Date of Graduation

Fall 12-15-2017

Document Type

Project/Capstone

Degree Name

Master of Science in Nursing (MSN)

College/School

School of Nursing and Health Professions

First Advisor

Michael Bueno

Abstract

The purpose of this project is to help increase retention of newly licensed registered nurses (NLRN) at a large community medical center. The medical center loses approximately 20 NLRNs per year which is costly for the medical center. The loss of NLRN can be attributed to decreased job satisfaction, poor nursing competence and lateral violence between the nursing staff. Evidence shows that mentorship is a proven, evidence-based approach to solving these issues and more (Hodgson & Scanlan, 2013).

Not only can mentorship help increase retention, address lateral violence, increase job satisfaction and nursing competence but, it can also help enhance NLRN nurses’ professional and personal growth. A mentor can help guide the mentee into becoming more involved in the community medical center as well as promote professional development by encouraging the mentee into achieving higher levels of education and reaching for loftier career goals. The emotional support provided by the mentor helps to increase the confidence of the NLRN by bridging the gaps between preceptorship and patient care.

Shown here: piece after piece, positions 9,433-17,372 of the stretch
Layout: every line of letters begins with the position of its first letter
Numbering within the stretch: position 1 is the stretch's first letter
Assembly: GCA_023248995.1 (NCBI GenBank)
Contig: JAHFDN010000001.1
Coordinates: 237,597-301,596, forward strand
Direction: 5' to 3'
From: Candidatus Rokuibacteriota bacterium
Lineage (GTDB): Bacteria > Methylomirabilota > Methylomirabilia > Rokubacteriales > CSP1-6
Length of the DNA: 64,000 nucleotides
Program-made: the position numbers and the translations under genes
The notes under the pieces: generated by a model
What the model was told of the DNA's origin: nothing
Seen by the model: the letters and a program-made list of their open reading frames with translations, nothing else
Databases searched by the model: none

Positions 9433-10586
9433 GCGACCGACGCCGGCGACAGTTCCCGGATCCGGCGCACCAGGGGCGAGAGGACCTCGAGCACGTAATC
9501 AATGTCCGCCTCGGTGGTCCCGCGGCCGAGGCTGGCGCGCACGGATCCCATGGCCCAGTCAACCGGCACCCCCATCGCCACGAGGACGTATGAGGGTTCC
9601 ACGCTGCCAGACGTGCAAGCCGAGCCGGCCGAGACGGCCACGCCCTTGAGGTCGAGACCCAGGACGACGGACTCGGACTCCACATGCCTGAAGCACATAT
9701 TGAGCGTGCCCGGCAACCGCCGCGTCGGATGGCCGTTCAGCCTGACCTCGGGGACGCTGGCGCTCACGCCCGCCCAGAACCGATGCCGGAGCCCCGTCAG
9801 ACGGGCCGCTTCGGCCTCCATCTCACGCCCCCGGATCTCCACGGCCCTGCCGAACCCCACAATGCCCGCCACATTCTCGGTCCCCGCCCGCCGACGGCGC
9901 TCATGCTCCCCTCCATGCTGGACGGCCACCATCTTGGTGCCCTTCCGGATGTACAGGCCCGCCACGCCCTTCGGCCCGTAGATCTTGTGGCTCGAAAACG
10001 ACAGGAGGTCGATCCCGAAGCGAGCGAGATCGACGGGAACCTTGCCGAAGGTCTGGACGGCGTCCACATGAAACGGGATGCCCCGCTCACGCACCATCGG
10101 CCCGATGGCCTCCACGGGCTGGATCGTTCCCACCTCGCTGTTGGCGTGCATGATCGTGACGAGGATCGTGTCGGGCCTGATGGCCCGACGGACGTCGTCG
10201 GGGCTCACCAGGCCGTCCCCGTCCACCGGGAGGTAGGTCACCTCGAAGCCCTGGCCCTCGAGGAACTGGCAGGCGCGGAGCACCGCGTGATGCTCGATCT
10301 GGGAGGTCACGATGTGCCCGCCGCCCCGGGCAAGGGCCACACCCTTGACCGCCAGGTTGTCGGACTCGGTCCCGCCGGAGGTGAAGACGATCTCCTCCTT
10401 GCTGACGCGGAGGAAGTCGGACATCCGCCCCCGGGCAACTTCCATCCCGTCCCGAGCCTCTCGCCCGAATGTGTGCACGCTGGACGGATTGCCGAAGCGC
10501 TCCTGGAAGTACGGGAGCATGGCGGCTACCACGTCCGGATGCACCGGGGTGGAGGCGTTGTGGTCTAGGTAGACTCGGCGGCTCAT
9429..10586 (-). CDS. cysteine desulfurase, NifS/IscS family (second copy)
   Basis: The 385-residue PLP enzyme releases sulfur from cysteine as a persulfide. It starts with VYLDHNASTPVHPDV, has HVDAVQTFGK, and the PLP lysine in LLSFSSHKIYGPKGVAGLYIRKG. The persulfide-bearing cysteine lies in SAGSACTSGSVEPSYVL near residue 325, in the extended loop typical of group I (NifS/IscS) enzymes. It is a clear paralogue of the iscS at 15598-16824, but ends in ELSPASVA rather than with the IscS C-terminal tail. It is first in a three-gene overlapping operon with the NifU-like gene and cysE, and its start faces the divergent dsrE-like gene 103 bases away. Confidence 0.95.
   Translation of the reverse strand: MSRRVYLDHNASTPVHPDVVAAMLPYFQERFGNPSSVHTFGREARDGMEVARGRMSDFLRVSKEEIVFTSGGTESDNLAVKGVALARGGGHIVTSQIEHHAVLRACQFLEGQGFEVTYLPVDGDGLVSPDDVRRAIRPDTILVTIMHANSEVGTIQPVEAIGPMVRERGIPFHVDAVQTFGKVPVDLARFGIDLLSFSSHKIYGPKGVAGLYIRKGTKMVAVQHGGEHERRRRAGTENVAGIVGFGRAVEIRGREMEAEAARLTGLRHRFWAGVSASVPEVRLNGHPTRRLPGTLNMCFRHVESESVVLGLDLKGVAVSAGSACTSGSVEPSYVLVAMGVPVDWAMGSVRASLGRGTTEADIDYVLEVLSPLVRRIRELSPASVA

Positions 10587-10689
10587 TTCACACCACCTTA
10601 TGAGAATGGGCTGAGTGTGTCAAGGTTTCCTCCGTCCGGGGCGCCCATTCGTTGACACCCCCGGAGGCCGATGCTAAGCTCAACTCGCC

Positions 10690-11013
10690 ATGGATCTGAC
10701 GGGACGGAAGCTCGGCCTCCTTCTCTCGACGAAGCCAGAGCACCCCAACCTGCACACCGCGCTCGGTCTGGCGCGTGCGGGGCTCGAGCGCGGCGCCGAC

Literature shows that mentorship creates more unity within the unit thus increasing nursing competence which then leads to increased patient care (Jewell, 2013). The large medical center is interested in all of these factors and thus requested a formalized, standard, evidence-based nurse mentorship program to be implemented on all floors of the hospital. The Entry-level MSN CNL (EL-MSN CNL) student team conducted a quality improvement project to address these needs by developing a formalized mentorship program for newly licensed registered nurses at a large community medical center.

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